Saturday, December 24, 2011
Sunday, December 11, 2011
The Christmas Parlor Tour here in beautiful Oregon City, Oregon was a total success yesterday. I told the story of our historic home to many visitors, and it was a delightful day. Following are some pictures that I took just before the tour began. I had tremendous assistance from the splendid re-enactment of Marge Harding, a marvelous seamstress and actress who knows her history. I am so sorry that I never got a picture of lovely Marge in her 1880's garb. Thank you so much Marge.
"The c. 1888 Judge Harvey Cross House was constructed at another location and moved to this site sometime between 1911 and 1925. Cross was a prominent local and state politician and community leader. He was one of the founders of the Mount Hood and Barlow Road Company, which operated the Barlow Road after 1882, and with partners formed the Gladstone Real Estate Association which led to the establishment of the city of Gladstone. In 1890, Cross represented Clackamas and Marion Counties in the Oregon State Senate, and he also served as a county judge. In 1894, he co-founded the Willamette Valley Chautauqua Association and helped establish it as the third largest permanent Chautauqua camp in the United States. The house was moved to this site during the ownership of Edwin G. and Gertrude Roberts who purchased the property in 1910, but continued to live at 1003 9th Street until at least 1916. By the early 1930's, Gertrude Roberts occupied this house and continued to do so until the mid - 1950's. Roberts was joined in by Joseph F. Davis, a teacher at Oregon City High School, and his wife Mary in 1953. Five years later, the house was deeded to the couple, who remained in the house until 1972. This property was listed on the National Register of Historic Places in 1979. "
Harvey Cross selected the name of Gladstone, for a nearby developing town, because he admired Prime Minister William E. Gladstone of England. Harvey Cross and his family moved to Gladstone after they sold this property in 1910.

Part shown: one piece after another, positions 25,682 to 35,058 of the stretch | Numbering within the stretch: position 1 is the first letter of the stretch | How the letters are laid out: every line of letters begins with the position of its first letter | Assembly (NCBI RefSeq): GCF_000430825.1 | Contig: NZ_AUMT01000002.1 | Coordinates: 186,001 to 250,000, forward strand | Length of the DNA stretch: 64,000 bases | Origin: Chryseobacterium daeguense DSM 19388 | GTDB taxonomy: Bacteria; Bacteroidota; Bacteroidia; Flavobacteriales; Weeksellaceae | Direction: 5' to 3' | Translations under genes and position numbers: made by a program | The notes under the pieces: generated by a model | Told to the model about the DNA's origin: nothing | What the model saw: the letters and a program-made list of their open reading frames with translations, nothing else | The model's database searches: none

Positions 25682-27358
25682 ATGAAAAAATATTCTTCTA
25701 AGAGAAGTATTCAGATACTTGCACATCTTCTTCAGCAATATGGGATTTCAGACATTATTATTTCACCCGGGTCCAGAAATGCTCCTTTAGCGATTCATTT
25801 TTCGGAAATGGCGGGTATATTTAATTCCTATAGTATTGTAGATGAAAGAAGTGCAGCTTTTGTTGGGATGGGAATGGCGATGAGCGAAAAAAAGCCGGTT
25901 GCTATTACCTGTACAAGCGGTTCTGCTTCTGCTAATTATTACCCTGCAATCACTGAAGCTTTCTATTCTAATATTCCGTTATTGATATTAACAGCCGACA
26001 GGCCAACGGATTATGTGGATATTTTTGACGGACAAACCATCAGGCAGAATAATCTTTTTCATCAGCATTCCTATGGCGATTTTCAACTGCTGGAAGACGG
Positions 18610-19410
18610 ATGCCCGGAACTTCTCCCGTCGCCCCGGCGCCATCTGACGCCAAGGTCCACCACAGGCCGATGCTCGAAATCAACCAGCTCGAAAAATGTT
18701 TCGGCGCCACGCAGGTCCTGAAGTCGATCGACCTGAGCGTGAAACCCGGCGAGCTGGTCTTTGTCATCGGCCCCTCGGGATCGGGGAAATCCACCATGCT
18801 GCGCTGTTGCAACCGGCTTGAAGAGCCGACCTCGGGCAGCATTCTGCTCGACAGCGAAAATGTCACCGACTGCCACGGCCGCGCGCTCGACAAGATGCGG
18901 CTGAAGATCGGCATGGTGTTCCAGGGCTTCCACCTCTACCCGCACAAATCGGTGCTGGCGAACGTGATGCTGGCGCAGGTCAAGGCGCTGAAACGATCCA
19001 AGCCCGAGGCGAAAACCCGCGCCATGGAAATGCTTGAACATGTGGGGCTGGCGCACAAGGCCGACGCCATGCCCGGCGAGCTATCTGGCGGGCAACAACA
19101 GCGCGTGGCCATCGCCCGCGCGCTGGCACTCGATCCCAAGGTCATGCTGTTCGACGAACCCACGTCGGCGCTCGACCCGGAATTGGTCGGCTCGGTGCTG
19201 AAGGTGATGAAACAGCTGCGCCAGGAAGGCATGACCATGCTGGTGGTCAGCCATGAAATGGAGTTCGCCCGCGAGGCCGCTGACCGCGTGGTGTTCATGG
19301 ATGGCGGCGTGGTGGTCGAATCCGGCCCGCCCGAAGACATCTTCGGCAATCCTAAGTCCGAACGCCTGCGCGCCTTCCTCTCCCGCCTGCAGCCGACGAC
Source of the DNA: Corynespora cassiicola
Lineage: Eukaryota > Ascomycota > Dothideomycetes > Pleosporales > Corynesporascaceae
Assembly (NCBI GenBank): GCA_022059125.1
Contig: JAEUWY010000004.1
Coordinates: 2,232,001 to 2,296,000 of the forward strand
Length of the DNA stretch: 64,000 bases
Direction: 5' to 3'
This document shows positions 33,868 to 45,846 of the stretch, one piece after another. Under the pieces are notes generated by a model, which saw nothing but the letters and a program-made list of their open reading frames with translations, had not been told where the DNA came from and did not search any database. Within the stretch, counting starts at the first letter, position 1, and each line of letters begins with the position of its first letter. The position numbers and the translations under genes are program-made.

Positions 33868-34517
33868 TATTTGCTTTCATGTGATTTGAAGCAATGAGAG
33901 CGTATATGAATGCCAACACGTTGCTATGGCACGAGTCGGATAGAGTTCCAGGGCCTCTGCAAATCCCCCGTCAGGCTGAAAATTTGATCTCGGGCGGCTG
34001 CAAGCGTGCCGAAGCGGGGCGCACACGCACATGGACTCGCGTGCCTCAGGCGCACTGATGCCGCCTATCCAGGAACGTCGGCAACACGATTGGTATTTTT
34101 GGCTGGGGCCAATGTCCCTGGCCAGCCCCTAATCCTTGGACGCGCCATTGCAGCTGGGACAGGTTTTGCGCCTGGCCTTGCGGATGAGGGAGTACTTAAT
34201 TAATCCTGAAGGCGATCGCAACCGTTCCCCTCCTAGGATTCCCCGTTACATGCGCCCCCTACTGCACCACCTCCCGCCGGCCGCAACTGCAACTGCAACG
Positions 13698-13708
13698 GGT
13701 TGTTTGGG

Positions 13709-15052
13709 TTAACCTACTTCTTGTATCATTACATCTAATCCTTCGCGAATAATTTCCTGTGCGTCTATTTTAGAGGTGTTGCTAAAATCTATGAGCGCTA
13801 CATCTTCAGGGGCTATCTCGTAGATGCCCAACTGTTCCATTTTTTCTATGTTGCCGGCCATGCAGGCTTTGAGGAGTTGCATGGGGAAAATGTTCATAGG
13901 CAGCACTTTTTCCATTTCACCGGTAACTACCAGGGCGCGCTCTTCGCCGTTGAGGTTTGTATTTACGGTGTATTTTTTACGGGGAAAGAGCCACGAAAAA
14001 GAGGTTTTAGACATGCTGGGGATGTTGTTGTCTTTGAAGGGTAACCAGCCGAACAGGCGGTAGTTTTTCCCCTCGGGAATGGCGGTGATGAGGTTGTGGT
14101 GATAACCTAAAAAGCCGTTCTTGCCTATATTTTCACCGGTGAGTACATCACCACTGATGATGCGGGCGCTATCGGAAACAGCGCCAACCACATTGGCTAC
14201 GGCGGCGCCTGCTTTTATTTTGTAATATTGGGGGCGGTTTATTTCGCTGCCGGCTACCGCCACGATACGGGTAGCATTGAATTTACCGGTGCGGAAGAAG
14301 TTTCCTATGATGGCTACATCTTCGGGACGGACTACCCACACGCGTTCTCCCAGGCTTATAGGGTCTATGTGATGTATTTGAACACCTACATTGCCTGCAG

When the Cross family resided in this Italianate home, it looked like the following picture which includes the Cross family. See the baby in the window. I'm guessing a maid, a neighbor or another relative is propping the little one up.
Because it was the teens to the twenties when it was moved, the new owners modernized it with a new big Craftsman era styled front porch. The National Historic Register says it will remain this way and is never to be turned back. I'm fine with it though, because I love my big porch!
I am using this older picture, because of the pretty snow, which we do not have at present.
The picture below in the parlor is of my early Oregon, hanging corner cupboard that is standing above a Nativity Scene.
From the parlor is a picture of the dining room, with the table set for a feast.
A close up of two of my dolls who dwell in the dining room.
A peek into the kitchen through the dining room. One day this kitchen will be restored to a true Victorian one. It was last toyed with in the 1960's. The pink countertop and one of the first Kitchen Aid dishwashers is the true indicator. It is still a very good dishwasher!
~ Dining room into the parlor ~
A little etagere decorated with a more primitive bent.
Front door and porch. Oops on that wayward garland to the right!
Shot of kitchen showing door to dining room.
Shot of kitchen stove area, and I do not see one Christmas decoration there! Oh well.
~ Kitchen windows and counter top ~
~ The Parlor ~
My Christmas tree is a Victorian Pencil Tree which I have had for many years. I live in the land o' Christmas trees, but I always choose my little faux one. I do have lots of fresh greenery here and there, but no tree thrills me like my slender, understated pencil tree.